Dylanologists, rejoice — the archives are going on display.
Starting May 10, 2022 — six years after the secret Bob Dylan Archives were revealed and acquired by the foundation of an Oklahoman billionaire — some 100,000 pieces of ephemera will be available to visit in Tulsa.
The opening of the Bob Dylan Center, announced on Wednesday, will include rare and never-before-seen lyric manuscripts, photographs, songs and footage, alongside a new “immersive film experience” and a “recreation of an authentic studio environment,” organizers said. Public admission information will be released later in the year, while a founding membership (limited to 250 people) is available now for $7,500.
The three-story center in the Tulsa arts district — designed by the architecture firm Olson Kundig — was founded by the American Song Archives and its backer, the George Kaiser Family Foundation, which along with the University of Tulsa acquired Dylan’s archives for between $15 million and $20 million in 2016. (Originally appraised at more than $60 million, the bulk of the materials were donated.)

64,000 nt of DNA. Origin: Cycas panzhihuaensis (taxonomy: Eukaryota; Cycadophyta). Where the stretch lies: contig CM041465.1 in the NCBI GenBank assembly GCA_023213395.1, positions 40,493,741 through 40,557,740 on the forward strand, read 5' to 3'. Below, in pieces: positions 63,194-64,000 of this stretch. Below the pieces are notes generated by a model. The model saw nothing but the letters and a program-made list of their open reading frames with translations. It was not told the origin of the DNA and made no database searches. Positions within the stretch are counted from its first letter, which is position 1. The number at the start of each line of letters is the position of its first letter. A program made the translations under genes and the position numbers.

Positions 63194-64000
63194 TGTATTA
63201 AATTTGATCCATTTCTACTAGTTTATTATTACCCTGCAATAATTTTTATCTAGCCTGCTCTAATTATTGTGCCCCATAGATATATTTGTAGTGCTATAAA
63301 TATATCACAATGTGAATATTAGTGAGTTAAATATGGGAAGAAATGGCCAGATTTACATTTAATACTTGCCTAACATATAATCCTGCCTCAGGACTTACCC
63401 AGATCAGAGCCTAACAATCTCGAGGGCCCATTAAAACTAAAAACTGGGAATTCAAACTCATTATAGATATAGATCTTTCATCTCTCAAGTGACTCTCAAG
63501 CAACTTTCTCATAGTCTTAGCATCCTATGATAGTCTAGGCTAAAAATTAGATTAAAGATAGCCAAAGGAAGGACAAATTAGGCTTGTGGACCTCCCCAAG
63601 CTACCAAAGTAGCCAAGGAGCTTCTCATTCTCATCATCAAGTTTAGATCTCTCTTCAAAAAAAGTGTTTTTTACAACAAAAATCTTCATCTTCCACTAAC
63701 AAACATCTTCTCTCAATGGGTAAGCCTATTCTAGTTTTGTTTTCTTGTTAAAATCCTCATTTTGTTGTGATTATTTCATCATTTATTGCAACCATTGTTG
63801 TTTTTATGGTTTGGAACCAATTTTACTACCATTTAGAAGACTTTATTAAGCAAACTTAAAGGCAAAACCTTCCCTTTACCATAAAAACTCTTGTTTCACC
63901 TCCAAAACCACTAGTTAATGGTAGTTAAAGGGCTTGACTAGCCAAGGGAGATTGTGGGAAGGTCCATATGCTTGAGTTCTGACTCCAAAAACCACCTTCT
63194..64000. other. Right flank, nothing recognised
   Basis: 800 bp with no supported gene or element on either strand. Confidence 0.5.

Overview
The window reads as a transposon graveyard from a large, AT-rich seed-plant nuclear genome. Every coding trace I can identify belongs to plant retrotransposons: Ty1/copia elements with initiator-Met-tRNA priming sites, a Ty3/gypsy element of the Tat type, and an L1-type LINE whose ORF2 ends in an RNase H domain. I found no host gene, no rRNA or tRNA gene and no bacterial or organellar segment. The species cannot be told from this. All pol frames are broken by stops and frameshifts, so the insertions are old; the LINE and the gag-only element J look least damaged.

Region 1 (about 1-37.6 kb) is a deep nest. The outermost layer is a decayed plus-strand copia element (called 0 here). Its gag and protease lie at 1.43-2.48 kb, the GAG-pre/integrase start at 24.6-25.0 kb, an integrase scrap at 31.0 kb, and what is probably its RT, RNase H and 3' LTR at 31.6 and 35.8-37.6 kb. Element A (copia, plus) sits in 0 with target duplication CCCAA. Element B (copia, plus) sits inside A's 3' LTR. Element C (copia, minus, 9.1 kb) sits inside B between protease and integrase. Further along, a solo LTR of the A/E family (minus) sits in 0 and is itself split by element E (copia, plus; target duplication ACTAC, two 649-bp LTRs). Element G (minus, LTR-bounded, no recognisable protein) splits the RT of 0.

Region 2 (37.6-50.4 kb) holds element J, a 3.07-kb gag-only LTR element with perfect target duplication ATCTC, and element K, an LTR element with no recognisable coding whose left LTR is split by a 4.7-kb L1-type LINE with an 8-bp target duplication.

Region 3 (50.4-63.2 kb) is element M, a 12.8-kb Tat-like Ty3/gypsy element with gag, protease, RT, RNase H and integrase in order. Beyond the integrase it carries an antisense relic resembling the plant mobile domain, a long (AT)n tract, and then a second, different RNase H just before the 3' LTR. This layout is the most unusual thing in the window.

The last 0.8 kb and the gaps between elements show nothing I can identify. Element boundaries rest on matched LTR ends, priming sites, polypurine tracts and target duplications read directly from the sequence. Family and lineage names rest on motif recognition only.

In announcing the acquisition, The New York Times called the troves “deeper and more vast than even most Dylan experts could imagine, promising untold insight into the songwriter’s work.” (And yet, of course: “Amid these mountains of paper, Mr. Dylan, the man, remains an enigma.”)
The George Kaiser Family Foundation, named for the oil and banking magnate and Democratic donor, also operates the Woody Guthrie Center down the street. An early hero of Dylan’s, Guthrie was born in Oklahoma, and Dylan, now 79, noted at the time that “it makes a lot of sense, and it’s a great honor” for their archives to be held together, alongside the foundation’s cache of Native American art.
George Kaiser said that he obtained the singers’ archives to facilitate both scholarly study and tourism, with hopes of revitalizing Tulsa. (The Guthrie and Dylan centers sit near the city’s Greenwood district, once known as Black Wall Street and the site of the Tulsa Race Massacre, the 1921 atrocity that has recently been revisited by journalists, historians and popular culture.)
As a tease along with its announcement, the Dylan Center also publicized the existence of what it called a “heretofore-unknown recording” of Dylan’s “Don’t Think Twice, It’s All Right,” captured at an East 3rd Street apartment in 1962. The song, with updated lyrics, was eventually released the following year on “The Freewheelin’ Bob Dylan.”
Separately, the Patricia & Phillip Frost Art Museum in Miami said this week that it would host an exhibition titled “Retrospectrum,” featuring some 120 drawings, paintings and sculptures by Dylan, building on a collection that originally debuted in Shanghai. The show runs from Nov. 30 through April 17, 2022.